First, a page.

I'm already beginning to fulfill one of the goals I set out for myself when I started with Flock
. Yesterday, I opened my first bug
to push some Flock code back upstream to Mozilla.
I had queried Flock developers during my interview process on how much code they had already pushed back upstream. The response was almost as if on cue. Groaning (in unison) was followed by everyone's favourite (and unfortunately valid) complaint of patches sitting in review queues for months without any action. That wasn't the only issue brought up, and many of the issues can and will be mitigated. However, the point to take away was that while these developers were "bought in" to the whole Mozilla community/ecosystem and "giving back" thing, the issues they encountered with the review process basically skewed the diminishing returns ratio to the point that people stopped bothering.
In reviewing this oft-repeated complaint, I came up with this short list of issues...
- Outside contributors often don't know the drill. There is a real art to getting code into the tree. While the process is documented, it's the subtle details that determine whether this process involves much pain and suffering or instead is efficient and streamlined. As an admittedly lengthy example: if the bug is hastily written, or doesn't describe a compelling enough problem to the reviewers and drivers that read it, there's a good chance it'll be WONTFIXed. You have to context-switch out of "internal dev" mode and into "talking to folks that don't live in my codebase every day" mode. email@example.com probably won't know all the issues you're facing because something's an AUTF8String instead of an AString. Explain yourself well. Write your bug summary, and then have a co-worker read it for sanity. Link to the bug in your defect tracking system if it's available to the public, but remember that linking to your tracker doesn't excuse you from explaining yourself well in the bug on Mozilla's.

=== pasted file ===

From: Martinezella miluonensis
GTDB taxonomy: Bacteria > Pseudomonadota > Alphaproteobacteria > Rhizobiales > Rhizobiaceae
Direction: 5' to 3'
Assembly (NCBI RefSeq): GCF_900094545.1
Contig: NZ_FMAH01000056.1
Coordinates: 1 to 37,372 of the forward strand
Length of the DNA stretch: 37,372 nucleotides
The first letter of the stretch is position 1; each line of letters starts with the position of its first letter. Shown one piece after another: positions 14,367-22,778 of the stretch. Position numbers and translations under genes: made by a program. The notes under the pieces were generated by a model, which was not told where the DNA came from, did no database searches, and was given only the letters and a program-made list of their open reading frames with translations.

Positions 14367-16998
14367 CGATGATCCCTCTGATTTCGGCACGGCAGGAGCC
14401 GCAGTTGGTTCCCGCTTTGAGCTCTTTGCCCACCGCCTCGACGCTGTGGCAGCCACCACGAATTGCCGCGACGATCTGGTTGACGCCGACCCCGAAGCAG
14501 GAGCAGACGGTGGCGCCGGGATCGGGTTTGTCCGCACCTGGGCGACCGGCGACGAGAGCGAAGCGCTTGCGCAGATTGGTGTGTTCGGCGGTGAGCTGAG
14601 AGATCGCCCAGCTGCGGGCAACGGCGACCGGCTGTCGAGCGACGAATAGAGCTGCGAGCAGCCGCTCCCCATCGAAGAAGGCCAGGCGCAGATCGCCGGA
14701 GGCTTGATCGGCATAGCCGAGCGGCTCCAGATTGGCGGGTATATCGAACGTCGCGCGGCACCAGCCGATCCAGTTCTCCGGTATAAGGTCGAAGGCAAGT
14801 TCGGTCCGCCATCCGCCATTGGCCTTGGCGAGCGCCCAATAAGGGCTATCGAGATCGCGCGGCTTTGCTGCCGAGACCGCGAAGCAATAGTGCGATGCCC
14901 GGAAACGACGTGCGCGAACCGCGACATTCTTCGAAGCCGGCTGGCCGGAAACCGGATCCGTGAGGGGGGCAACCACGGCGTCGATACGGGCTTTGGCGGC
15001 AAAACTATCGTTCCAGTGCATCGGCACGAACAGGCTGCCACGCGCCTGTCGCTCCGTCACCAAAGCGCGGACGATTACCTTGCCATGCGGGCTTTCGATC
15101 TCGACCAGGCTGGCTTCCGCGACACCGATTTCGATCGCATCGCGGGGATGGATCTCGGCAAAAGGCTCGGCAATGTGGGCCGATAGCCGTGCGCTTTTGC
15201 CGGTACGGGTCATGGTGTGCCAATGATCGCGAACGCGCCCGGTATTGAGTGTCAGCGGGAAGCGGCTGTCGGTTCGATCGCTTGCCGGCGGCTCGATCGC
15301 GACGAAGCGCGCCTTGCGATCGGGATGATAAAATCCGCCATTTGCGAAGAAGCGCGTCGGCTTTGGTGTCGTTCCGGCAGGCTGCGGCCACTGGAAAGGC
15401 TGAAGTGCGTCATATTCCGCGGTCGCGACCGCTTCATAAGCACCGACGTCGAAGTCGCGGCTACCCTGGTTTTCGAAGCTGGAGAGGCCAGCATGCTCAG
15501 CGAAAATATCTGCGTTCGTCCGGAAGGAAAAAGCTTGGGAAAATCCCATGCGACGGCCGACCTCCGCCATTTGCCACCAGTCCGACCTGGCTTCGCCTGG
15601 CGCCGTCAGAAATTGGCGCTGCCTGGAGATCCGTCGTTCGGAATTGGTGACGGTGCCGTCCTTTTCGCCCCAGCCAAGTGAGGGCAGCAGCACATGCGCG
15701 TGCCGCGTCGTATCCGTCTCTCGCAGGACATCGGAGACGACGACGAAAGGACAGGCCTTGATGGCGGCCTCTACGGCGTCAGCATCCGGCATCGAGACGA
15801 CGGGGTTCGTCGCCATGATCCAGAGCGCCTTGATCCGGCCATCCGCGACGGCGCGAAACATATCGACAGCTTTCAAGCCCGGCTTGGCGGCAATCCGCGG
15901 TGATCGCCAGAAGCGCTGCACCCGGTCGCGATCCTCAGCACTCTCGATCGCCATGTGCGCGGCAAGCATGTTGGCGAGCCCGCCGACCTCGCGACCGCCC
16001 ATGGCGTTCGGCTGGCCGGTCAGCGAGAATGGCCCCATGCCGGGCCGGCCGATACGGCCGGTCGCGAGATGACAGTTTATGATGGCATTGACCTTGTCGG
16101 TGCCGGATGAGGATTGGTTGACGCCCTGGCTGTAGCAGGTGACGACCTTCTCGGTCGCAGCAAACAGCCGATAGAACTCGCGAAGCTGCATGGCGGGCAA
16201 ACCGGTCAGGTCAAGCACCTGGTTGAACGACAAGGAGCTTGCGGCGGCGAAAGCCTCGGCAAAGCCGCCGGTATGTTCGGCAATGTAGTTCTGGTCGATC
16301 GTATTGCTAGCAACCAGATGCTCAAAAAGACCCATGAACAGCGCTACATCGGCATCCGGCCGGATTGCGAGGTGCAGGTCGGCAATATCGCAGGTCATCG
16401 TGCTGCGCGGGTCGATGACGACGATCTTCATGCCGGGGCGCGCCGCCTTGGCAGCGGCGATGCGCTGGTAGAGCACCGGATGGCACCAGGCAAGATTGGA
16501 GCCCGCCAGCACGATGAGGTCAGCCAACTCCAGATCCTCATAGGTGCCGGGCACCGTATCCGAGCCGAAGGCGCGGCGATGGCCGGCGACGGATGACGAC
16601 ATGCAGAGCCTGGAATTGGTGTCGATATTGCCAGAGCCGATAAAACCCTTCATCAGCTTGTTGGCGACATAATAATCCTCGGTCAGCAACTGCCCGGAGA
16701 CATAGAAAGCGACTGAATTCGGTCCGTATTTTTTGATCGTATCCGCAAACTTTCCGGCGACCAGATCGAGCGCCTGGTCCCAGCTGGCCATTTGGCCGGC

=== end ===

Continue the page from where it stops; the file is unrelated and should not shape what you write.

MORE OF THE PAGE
- Patches sitting eternally in review queues demotivate contributors. This one is obviously not outside contributor-specific, but is often experienced by them in an uneven ratio. Outside folks often don't know who to request r? and a18xx? from, they pick someone whose queue is insanely long, or they use the despot-driven module owners page and don't know that it's out of date and so-and-so is no longer working on foo, etc. Recently, pavlov's made serious progress in cleaning it up, but it's almost always going to be at least a little out of date. Knowing who to request review from is as important as writing the bug. Use bonsai to check the CVS check-in history for the component, directory or file you're touching. Read the most recent check-in comments to get a sense of who the active reviewers are. If you're still not sure, try pinging one of them in IRC.
- Whomever checks in is responsible for bustage. If a driver checks in your seemingly innocuous patch, they're on the hook to watch the tinderboxes for the next couple hours in case your patch breaks the build. This is a non-trivial commitment of time on their part, and means it's more work than simply reviewing the patch and ticking the box. This is where being a jerk in steps 1 and 2 comes back to bite you. So as Chris Rock says, "Be polite." If at all possible, be around on IRC in case you're needed to debug the bustage. This is also where hiring existing Mozilla developers to work on your project can pay off. If the reviewer personally knows the coder, and the coder has check-in rights, the burden on the reviewer is much less. The reviewer knows that the coder will be the one watching for tinderbox flames for the next two hours, and so they're more likely to give that patch r+.
Let's return to the patch I submitted. While it is both small and almost
Flock-specific, I thought it was simple enough to gauge how much pain we as outside contributors truly faced when trying to "give back." I must say that the process didn't feel much worse than it did being a calendar developer. Like I was when on Sunbird, I am still one-step removed from Firefox, but I'm not Mr. Unknown. In this case, I've met the reviewer, Gavin Sharp, in person. I was able to discuss the patch with him a bit on IRC, and in doing so he gained some understanding of why we made this fix. I was also able to address some of his concerns, thus the r+.
So the moral of this story for me is that if you're working on a Mozilla-based product, hire an existing Mozilla contributor when possible, and engage the community in dialogue often. Become known for good work, and even better behaviour. Opening a bug, attaching a patch, and expecting it to stand on its own seems foolish given the scarcity of resources and a reverse scarcity of code. Open lines of communication help avert your patches being from summarily rejected, and may make you think through why you needed to fork in the first place.
Tags: mozilla, flock